Sean, Bethand I playing on the pipeline :)

Happy to find the Landmark Gap Geocache on the Denali Highway


The last few weeks of the season our crew worked on another DOT project just south of Fairbanks, as well worked on a hiking trail in Girdwood. I was excited for a project near Fairbanks because it meant another beautiful roadtrip to an area I hadn't been yet, and it meant I'd be able to go the farthest North I've ever been. It was also a relief for the crew to be near a big city where cell service, laundry, grocery stores, etc. were readily available, after spending the previous 4 weeks in incredibly remote places. Fairbanks has some beautiful surrounding areas but nothing about the town itself interested me. We did have a chance to attend WEIO, World Eskimo-Indian Olympics, and that was a really neat experience. People from villages all over Alaska come to Fairbanks to compete in events such as ear pull (two people stand face to face with a rubber band around each of their ears and pull backwards until someone gives up- blood and tears are usually shed). Another event is called the 4 man carry where each contestant has four 150-170 lb people hand around their necks and they compete for who can walk the furthest before dropping the 4 men. This event was created in honor of the strength it takes the hunters to bring back a moose, caribou, seal, etc. after a successful kill. There are some very interesting (and HARD) competitions at WEIO to demonstrate endurance, pain tolerance, and strength. Very fun cultural event to attend!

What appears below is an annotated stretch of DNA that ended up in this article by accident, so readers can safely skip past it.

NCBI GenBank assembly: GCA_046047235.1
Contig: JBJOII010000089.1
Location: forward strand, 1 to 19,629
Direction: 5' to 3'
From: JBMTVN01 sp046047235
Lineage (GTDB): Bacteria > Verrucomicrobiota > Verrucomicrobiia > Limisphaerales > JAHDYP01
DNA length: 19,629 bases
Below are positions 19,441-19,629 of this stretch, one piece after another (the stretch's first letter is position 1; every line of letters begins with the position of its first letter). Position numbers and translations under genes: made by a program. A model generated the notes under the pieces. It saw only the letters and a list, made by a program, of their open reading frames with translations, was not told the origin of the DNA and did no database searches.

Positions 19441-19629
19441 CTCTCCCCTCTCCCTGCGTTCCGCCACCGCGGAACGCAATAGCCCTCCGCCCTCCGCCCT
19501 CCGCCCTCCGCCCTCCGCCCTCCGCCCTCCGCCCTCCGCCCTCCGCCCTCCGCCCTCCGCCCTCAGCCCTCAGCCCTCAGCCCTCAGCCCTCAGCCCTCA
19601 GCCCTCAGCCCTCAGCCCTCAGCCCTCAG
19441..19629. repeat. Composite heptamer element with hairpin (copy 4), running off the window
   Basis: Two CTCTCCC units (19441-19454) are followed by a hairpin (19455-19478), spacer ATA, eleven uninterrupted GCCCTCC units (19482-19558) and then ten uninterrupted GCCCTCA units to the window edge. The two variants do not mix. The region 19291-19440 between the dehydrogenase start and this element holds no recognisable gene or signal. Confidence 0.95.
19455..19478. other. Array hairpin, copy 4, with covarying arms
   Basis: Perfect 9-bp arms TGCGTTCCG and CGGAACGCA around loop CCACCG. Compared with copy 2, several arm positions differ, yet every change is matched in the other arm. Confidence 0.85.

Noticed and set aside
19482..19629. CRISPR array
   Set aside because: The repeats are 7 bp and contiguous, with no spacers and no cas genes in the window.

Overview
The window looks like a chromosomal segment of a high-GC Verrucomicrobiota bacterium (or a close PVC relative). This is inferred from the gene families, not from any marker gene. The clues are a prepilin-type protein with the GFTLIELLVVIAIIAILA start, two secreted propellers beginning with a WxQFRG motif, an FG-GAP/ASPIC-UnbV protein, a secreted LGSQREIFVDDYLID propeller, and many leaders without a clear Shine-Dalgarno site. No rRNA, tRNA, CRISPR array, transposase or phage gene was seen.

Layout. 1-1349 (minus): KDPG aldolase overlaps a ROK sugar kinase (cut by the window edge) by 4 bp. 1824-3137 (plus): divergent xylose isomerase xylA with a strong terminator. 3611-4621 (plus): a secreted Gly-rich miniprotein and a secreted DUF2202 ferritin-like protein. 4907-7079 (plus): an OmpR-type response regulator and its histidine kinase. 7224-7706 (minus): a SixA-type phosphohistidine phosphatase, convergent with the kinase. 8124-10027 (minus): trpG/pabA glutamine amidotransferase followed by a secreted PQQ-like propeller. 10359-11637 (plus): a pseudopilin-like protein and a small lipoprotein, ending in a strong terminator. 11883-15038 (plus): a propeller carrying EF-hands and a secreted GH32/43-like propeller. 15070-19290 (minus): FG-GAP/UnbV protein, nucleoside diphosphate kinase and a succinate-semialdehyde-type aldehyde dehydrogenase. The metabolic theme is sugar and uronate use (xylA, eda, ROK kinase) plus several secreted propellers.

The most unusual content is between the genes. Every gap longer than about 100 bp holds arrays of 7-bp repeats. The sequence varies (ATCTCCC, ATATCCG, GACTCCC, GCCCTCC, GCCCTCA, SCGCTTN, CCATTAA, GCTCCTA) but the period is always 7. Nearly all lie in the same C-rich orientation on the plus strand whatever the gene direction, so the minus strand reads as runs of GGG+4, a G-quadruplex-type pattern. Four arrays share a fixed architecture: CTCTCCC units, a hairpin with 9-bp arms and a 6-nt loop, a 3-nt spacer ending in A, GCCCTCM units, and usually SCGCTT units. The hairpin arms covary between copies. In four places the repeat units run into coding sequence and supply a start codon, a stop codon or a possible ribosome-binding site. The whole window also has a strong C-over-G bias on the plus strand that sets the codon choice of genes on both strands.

Working on trails in Girdwood for the last two weeks was awesome. It was such a great way to end our season, being out in the woods rather than on the side of the highway or pulling invasive weeds. We fixed up the Beaver Pond Trail by building a few walkways over streams and widening the trail corrider so visibilty was improved. It was really satisfying work and it was great to work for such a fun town and community.

So now all the youth corps members have graduated and returned home for school or work. We had a wonderful graduation ceremony for everyone that completed the season with a beautiful slideshow that captured all the hard work we completed and the millions of laughs we all shared this summer. It was sad to see them say good bye, but I know the memories of this summer will live on forever.

 WEIO One foot high kick event. Whoever can kick the ball at the tallest height and land with only their one hand and foot on the ground wins! This event is based off a signal the natives use while seal hunting to signal back to the village that they need assistance in bringing in a kill.

Blanket toss event, based on the blanket toss eskimos do for visibility in order to look out for whales to hunt.